Last Friday night I had the best dining experience of my life. Yep, I went to The Fat Duck.
It was epic. It was long, very long, funny, delicious, creative, whimsical and a little bit mind-blowing. And yes, it was very, very expensive. It is very hard to reconcile the cost, it’s almost impossible to suggest it represented value but it was a proper once-in-a-lifetime experience, it was even better than the most over hyped expectations and it took the dinner experience, the restaurant experience to a place I’m not sure I ever thought it could go.
The whole thing was bloody marvellous but the adjective I kept returning to when I came around from my hungover splendour the next day was “confidence”. There was something just awesome about the confidence of the place, of the people, of the intent and the delivery. It was not smugness or arrogance, it was a sense that “we know what we are doing” come along with us. A little bit of swagger for sure but a wonderful, secure sense of “we invented this whole crazy dining thing, there are many, many imitators, now just watch us do our stuff”. And they blew the imposters away.
The staff were brilliant – so often the failing at Australian restaurants. This team were polished but always friendly, never condescending, completely charming, knowledgeable and just a bloody joy to have coming to your table – and they came a lot – I think it was 17 courses…
I have a well-known aversion to smug, self-serving sommeliers – insecure, bearded men who want to confuse and patronise you. The Fat Duck team, lead by a Turk and a Frenchman, were the absolute opposite. At one stage Remi, the French one, even talked me DOWN in price from a Burgundy to a German Spätburgunder and it was INSPIRED. The wine list had a lovely mix of new and old, international and Australian, post-modern and classic. And while it was expensive, I didn’t get the feeling they were taking a lend of me.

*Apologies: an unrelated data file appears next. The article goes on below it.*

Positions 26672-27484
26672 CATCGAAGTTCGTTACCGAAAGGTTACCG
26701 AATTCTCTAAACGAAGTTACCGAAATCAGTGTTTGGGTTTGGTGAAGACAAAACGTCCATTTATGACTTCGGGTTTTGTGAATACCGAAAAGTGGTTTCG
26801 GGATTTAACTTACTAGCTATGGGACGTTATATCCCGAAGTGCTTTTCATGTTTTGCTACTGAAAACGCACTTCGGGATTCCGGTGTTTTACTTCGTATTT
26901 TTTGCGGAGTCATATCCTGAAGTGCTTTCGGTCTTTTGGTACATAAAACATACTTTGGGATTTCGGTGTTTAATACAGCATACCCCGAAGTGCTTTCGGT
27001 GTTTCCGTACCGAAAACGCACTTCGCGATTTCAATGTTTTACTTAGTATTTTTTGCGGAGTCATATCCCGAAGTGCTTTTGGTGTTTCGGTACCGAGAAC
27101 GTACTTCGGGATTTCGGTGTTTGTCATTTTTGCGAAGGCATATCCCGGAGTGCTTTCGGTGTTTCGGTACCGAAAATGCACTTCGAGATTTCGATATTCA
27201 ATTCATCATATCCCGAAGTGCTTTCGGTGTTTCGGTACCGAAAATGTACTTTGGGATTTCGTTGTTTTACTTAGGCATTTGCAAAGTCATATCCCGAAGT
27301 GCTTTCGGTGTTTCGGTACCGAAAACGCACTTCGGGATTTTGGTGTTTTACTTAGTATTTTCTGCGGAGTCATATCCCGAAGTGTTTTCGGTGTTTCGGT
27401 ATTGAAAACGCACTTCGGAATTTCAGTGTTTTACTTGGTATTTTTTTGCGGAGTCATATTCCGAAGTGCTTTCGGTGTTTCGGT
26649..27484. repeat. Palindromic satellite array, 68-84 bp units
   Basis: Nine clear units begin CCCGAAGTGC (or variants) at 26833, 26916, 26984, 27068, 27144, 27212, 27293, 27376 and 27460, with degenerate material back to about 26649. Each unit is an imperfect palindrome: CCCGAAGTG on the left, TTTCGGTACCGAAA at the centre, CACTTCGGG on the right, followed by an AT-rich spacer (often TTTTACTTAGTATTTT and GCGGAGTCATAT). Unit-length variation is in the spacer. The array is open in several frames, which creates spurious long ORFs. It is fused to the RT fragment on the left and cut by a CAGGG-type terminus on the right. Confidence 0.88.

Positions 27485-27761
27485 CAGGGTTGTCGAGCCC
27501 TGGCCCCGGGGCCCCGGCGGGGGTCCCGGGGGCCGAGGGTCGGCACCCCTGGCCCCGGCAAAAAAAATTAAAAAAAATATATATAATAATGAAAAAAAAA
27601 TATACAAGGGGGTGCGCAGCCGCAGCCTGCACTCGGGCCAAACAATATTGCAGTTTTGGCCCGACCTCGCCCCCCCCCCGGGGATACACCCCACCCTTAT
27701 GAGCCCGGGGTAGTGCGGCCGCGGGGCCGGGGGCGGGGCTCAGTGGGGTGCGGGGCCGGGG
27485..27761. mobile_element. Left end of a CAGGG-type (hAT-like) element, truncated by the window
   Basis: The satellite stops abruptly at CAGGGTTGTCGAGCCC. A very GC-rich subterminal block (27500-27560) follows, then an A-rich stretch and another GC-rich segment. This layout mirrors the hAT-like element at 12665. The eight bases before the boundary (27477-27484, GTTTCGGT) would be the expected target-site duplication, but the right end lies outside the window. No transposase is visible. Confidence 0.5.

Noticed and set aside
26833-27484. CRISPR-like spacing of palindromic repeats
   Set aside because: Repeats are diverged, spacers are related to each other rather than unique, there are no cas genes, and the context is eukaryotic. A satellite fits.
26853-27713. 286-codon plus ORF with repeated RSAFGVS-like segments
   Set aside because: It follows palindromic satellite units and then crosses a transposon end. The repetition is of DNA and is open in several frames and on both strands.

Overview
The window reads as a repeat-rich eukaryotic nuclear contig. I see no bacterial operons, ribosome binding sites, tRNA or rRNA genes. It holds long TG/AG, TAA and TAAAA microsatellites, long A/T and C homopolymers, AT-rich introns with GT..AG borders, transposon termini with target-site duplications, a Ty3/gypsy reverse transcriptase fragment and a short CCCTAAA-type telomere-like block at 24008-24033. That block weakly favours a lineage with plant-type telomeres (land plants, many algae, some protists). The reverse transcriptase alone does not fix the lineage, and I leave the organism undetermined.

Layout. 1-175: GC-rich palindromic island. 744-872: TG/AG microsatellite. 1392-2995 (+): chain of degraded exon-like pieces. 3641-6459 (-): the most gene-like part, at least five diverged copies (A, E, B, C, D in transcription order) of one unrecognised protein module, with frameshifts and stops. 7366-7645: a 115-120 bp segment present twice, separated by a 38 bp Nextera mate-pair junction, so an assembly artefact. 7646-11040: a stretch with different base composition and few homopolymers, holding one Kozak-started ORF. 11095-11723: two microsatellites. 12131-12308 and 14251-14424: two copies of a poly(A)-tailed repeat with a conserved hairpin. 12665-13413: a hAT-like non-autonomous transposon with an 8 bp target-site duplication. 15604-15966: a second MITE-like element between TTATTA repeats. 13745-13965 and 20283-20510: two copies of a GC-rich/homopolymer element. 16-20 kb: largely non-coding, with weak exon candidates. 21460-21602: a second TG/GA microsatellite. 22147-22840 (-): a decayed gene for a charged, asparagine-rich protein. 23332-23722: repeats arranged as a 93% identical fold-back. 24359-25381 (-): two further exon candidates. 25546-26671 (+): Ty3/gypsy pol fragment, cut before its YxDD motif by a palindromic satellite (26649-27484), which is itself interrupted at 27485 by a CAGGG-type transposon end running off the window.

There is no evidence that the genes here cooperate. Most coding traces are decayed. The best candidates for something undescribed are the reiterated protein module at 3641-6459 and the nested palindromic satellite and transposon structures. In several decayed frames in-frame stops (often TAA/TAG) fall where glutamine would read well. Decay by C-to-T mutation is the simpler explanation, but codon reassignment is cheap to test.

The food, well it was dazzling. And I don’t think I’ve ever been bedazzled by food and it’s certainly not a descriptor I’ve ever used. I mean the concept of dry ice floating across the entire table with mounds of moss sounds completely ridiculous yet I was as transfixed as a kid in a candy store. The snail porridge is famous and, goddam it, completely bloody delicious. The local touches were superb. A West Australian marron dish was probably the food highlight of the night – superb Australian produce treated brilliantly. The botrytis cinerea dessert, a play on the classic sweet wines, is quite simply the best dessert I’ve had in my life – and I’m bloody lucky that I’ve now tasted it twice.
And that’s what this was, a once (or maybe twice) in a lifetime experience – it simply made a whole lot of other restaurant experiences just feel like being fed by strangers. This was theatre and execution at an entirely different level. And the marketing people talk about “customer engagement” WELL THIS MADE YOU FEEL LIKE YOU WERE PART OF SOMETHING SO SPECIAL, SO AWESOME THAT REALLY you want to proselytise about it to anyone who will listen, or read. The brilliance of each diner getting a small piece of a giant puzzle (that then gets placed on a giant wall puzzle to be completed at the end of the six month stay) gives you a sense that you played your small part in the history – that you can say you were there, that you were involved in the movement.
I’m very lucky that over the next few months I’m visiting some of the great restaurants in the world in many different cities – I’m sure most will have stunning food and great service but I wonder if they will make me fall in love like the Fat Duck. Heston wasn’t there – he was apparently in London in the “lab”. But we didn’t miss him and nor did the restaurant.
Bravo The Fat Duck and bravo Crown Melbourne. I feel enormously privileged to have sat in the very front row at the greatest food and drink show on earth.